Volkswagen Caddy Bluemotion: Smart new tech impresses
An ingenious feature of our latest test Volkswagen Caddy is the adaptive cruise control (ACC) system which is able to immediately detect traffic slowing ahead and automatically reduce the speed to match.
The system uses radar which means the van can also work out its lateral position on multi-lane roads. On one recent trip from Sutton to Leicester in our test van we are not exaggerating when we say we did not use the pedals the whole way from the M25 to junction 21 of the M1.
The dashboard on the Caddy regularly flashes up graphics that tell you when a car is about to cut in front of you or a slower vehicle is just ahead.
There is also a warning bleeper that reminds you to brake manually if required, vital for example if the car in front has slowed sharply. One of the downsides was when a slower car decided to hog the middle lane on a stretch of the M1.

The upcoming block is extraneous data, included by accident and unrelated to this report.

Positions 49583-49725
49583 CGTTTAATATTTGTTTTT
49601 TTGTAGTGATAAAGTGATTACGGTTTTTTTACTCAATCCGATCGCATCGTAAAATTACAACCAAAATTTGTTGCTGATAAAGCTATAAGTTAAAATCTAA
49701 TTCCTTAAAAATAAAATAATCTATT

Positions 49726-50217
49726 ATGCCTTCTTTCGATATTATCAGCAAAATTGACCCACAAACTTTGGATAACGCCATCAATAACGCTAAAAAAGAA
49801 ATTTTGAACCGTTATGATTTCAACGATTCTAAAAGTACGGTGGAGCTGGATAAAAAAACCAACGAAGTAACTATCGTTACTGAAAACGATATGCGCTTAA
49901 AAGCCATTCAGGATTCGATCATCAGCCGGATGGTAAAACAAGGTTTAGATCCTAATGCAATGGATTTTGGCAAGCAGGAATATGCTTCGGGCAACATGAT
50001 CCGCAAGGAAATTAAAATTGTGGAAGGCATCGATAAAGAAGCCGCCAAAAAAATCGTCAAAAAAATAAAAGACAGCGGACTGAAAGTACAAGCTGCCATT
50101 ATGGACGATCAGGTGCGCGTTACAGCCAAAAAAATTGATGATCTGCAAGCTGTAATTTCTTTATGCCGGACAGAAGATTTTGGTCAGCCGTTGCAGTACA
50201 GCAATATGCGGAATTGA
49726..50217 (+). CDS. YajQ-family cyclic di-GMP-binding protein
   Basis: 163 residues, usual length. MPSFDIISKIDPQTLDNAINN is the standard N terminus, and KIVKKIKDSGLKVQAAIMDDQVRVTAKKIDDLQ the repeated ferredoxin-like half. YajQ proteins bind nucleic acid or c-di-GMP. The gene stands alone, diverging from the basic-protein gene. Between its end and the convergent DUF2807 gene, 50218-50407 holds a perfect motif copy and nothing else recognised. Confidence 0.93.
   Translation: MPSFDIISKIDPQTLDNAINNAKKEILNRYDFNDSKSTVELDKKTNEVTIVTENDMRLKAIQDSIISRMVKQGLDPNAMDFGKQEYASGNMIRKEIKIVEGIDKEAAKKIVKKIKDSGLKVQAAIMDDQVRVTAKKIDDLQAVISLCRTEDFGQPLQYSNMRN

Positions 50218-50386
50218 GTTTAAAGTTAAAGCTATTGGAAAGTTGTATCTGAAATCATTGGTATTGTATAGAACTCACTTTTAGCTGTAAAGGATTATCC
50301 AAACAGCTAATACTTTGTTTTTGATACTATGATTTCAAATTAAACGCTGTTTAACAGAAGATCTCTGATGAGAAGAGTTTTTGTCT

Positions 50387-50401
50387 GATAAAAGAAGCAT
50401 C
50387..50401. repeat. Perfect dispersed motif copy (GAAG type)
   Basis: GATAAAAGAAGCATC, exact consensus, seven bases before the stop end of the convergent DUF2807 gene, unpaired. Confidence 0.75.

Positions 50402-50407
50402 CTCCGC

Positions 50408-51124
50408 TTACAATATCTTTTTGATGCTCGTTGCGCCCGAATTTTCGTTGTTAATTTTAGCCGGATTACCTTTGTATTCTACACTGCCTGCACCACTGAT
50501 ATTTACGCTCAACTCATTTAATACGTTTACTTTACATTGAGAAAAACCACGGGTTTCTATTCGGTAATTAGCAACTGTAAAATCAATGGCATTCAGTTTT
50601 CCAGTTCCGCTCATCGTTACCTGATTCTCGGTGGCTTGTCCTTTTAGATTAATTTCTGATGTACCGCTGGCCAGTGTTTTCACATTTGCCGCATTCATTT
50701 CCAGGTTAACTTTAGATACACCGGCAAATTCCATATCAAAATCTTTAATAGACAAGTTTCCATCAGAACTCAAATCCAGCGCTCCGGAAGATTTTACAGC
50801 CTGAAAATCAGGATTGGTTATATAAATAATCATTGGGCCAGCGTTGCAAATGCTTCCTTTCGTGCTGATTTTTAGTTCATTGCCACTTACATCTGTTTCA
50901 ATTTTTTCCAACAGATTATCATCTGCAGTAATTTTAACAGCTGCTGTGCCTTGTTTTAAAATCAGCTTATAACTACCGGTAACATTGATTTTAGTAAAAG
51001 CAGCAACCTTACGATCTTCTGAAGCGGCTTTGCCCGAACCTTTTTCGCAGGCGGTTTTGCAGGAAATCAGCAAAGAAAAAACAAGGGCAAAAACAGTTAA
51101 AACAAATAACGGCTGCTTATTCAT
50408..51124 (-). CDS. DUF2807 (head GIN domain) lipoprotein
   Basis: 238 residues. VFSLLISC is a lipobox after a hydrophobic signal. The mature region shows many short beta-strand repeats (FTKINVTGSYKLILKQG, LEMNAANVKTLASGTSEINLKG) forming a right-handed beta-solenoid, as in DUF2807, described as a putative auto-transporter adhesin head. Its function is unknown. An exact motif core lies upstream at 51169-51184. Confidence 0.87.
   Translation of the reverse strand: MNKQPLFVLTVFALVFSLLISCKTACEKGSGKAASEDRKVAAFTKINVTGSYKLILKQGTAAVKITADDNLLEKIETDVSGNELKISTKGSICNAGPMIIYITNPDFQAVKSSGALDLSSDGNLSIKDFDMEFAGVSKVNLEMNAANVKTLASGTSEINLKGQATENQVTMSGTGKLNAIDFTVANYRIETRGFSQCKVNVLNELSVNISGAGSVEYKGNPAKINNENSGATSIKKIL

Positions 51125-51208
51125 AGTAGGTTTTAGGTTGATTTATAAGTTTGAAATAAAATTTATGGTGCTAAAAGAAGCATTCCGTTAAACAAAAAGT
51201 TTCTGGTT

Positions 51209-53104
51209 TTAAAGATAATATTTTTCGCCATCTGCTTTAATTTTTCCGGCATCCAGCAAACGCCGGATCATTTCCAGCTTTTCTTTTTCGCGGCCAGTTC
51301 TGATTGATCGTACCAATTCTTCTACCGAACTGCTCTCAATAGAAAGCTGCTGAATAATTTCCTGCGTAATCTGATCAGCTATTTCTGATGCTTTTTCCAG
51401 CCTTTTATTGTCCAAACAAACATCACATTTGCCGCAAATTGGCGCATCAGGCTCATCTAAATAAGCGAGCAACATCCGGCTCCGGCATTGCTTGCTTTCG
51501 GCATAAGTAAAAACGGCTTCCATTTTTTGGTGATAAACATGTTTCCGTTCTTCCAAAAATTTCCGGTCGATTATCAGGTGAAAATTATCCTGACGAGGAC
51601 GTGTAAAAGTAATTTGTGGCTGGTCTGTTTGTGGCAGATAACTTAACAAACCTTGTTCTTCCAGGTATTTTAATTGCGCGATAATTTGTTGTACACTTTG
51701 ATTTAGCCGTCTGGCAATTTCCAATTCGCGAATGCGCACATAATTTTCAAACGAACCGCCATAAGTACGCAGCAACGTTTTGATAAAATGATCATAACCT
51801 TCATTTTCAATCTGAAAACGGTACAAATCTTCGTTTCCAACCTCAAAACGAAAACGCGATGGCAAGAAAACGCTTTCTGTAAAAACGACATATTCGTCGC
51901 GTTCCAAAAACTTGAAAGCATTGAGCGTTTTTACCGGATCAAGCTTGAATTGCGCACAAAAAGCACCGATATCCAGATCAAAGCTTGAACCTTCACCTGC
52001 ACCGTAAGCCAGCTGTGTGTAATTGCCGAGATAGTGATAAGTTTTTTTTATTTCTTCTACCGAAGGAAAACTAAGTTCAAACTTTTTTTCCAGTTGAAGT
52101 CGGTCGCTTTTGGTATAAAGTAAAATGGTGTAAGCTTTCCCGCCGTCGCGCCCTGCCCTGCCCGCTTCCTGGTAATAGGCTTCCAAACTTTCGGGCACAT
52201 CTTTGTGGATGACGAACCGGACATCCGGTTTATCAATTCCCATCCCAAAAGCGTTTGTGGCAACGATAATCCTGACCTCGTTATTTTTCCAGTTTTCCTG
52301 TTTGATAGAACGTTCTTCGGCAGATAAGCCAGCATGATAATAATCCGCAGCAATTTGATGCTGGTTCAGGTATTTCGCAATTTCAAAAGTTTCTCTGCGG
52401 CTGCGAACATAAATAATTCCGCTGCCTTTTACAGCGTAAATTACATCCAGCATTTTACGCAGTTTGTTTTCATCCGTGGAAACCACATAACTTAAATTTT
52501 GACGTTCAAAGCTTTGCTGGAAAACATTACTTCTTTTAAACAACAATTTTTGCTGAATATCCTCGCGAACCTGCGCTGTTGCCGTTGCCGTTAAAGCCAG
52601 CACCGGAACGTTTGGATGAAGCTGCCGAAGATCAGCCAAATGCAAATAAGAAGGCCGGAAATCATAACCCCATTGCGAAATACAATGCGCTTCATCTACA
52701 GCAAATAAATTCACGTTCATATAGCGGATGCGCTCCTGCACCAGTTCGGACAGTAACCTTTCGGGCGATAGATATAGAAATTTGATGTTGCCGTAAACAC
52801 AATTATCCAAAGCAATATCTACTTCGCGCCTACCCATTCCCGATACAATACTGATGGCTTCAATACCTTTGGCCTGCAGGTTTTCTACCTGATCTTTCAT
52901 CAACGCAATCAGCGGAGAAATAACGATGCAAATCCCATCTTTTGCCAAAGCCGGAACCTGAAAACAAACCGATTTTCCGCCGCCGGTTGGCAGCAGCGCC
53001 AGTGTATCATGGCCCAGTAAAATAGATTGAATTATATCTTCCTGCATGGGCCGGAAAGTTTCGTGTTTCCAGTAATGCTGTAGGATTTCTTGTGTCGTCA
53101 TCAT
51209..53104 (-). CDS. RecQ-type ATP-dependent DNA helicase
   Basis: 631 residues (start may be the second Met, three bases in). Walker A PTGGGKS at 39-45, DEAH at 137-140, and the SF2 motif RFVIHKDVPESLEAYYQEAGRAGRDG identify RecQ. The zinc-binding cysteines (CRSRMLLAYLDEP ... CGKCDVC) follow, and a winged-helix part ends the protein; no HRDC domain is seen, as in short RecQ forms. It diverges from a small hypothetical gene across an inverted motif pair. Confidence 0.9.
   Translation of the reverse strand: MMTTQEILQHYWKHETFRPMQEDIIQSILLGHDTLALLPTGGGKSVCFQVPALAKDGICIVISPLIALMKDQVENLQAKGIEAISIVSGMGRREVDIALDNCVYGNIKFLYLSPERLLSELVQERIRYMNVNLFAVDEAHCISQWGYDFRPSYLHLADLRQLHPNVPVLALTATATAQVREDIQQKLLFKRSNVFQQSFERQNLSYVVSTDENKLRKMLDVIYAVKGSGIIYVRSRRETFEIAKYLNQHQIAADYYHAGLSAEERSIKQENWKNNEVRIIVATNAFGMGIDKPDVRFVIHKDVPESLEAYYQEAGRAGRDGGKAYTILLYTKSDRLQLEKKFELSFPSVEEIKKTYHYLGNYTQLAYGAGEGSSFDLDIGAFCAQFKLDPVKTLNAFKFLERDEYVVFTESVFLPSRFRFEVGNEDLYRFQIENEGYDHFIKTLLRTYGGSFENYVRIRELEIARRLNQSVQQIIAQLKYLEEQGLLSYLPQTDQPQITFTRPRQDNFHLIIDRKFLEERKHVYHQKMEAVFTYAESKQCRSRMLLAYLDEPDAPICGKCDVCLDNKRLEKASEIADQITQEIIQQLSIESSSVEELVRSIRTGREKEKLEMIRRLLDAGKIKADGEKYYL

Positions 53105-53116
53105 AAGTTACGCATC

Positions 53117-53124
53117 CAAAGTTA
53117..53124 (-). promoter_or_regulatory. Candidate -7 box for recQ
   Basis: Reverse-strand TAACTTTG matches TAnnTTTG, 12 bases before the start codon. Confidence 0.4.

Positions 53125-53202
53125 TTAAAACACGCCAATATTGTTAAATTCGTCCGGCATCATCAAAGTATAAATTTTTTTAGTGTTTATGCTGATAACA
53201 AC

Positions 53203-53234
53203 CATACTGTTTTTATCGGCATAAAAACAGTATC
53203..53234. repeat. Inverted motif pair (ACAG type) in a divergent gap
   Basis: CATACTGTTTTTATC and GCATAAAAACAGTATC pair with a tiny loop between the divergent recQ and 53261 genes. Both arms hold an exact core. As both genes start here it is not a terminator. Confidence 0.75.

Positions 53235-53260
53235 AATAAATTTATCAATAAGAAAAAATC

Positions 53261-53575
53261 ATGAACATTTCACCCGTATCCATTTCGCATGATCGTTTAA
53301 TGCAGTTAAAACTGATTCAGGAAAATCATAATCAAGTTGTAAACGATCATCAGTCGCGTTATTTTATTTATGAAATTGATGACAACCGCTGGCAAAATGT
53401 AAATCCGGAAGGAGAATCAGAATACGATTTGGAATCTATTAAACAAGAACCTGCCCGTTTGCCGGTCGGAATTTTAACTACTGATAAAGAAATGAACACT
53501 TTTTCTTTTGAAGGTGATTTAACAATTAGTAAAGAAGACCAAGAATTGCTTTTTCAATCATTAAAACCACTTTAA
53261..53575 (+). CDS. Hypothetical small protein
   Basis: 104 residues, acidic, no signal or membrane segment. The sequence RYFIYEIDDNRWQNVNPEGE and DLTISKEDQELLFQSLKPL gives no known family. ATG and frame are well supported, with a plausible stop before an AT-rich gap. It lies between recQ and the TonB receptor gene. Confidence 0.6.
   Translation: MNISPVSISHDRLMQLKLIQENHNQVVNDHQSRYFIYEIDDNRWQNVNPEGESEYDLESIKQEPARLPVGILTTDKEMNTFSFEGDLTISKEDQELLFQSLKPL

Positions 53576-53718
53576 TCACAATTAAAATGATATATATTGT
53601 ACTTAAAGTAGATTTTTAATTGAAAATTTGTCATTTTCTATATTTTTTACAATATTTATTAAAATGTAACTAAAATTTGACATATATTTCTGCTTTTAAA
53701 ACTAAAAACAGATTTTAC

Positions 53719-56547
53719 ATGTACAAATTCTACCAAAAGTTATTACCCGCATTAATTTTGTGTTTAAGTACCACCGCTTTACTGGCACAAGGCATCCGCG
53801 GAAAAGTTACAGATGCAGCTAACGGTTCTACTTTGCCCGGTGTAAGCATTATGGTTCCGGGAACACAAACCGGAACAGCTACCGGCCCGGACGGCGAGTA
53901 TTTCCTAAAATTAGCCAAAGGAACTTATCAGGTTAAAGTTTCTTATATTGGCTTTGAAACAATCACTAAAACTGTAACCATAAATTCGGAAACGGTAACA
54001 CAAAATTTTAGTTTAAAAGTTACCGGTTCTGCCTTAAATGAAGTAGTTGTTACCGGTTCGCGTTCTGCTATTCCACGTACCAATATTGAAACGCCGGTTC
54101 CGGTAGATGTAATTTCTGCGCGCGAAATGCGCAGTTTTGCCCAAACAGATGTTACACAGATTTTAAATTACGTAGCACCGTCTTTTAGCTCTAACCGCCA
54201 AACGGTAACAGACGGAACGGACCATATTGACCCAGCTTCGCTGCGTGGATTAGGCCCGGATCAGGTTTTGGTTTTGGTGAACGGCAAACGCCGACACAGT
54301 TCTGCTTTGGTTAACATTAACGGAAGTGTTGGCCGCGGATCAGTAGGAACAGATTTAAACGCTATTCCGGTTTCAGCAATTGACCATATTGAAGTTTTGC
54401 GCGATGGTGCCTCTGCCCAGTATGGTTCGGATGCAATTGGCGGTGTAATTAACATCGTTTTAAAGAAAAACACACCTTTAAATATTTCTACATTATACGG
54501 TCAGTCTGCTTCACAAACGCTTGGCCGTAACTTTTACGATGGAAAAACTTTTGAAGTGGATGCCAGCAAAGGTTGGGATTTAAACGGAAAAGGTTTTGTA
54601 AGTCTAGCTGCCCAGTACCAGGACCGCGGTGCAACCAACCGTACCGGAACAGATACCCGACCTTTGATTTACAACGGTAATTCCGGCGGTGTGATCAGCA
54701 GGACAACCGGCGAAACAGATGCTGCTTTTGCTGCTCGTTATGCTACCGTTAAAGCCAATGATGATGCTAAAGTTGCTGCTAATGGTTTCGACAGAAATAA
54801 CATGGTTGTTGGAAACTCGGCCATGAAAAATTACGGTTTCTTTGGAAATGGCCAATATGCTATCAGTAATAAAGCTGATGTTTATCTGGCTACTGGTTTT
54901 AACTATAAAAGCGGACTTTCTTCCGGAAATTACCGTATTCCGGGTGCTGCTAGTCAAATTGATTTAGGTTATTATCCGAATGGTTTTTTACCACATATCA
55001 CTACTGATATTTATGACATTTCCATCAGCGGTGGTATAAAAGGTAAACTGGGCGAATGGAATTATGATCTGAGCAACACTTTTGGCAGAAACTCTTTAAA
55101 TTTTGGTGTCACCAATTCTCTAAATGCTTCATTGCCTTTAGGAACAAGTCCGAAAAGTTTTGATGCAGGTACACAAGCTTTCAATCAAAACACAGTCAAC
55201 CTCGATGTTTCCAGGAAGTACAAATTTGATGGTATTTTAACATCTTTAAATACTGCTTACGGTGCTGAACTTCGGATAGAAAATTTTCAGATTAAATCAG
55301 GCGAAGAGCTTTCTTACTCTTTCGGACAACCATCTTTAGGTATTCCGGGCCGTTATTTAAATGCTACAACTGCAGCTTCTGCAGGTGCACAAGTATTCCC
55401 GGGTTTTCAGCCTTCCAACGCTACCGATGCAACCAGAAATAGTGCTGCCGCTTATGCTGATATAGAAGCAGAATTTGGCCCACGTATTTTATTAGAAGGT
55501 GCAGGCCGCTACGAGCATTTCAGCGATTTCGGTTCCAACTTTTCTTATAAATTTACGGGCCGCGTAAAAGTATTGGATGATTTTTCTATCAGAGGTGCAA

In cruise control mode it feels like the van wants to undercut the car so if you want to remain in the slow lane either be prepared to twiddle the little buttons on the steering wheel to reset and lower your speed or alternatively do some gentle manual braking.
Something else that takes a bit of getting used to is when you are in the slow lane of the motorway and cars join from the left. The instinct is to want to start braking earlier than when cruise control does but the key is to trust the technology to do the right thing, as we did on our journey.
Your test driver did more than 300 miles of driving in cruise control mode in one day and definitely felt more relaxed and comfortable at the end of it than if he had been constantly using the accelerator, brake and clutch pedals. For drivers who spend a lot of time carrying goods up and down motorways and dual carriageways the technology certainly is a boon.
However, for those who do mainly urban drops, we’re not so sure as the ACC is not as useful in the stop-start conditions of the town centre.
It’s hard not to conclude that ACC systems like this one from VW are a way of gently introducing the driving public to the idea of what autonomous vehicles can do.
We certainly wouldn’t be surprised to see this type of technology becoming standard on vans over the next few years, particularly in view of the potential safety gains and fuel saving benefits.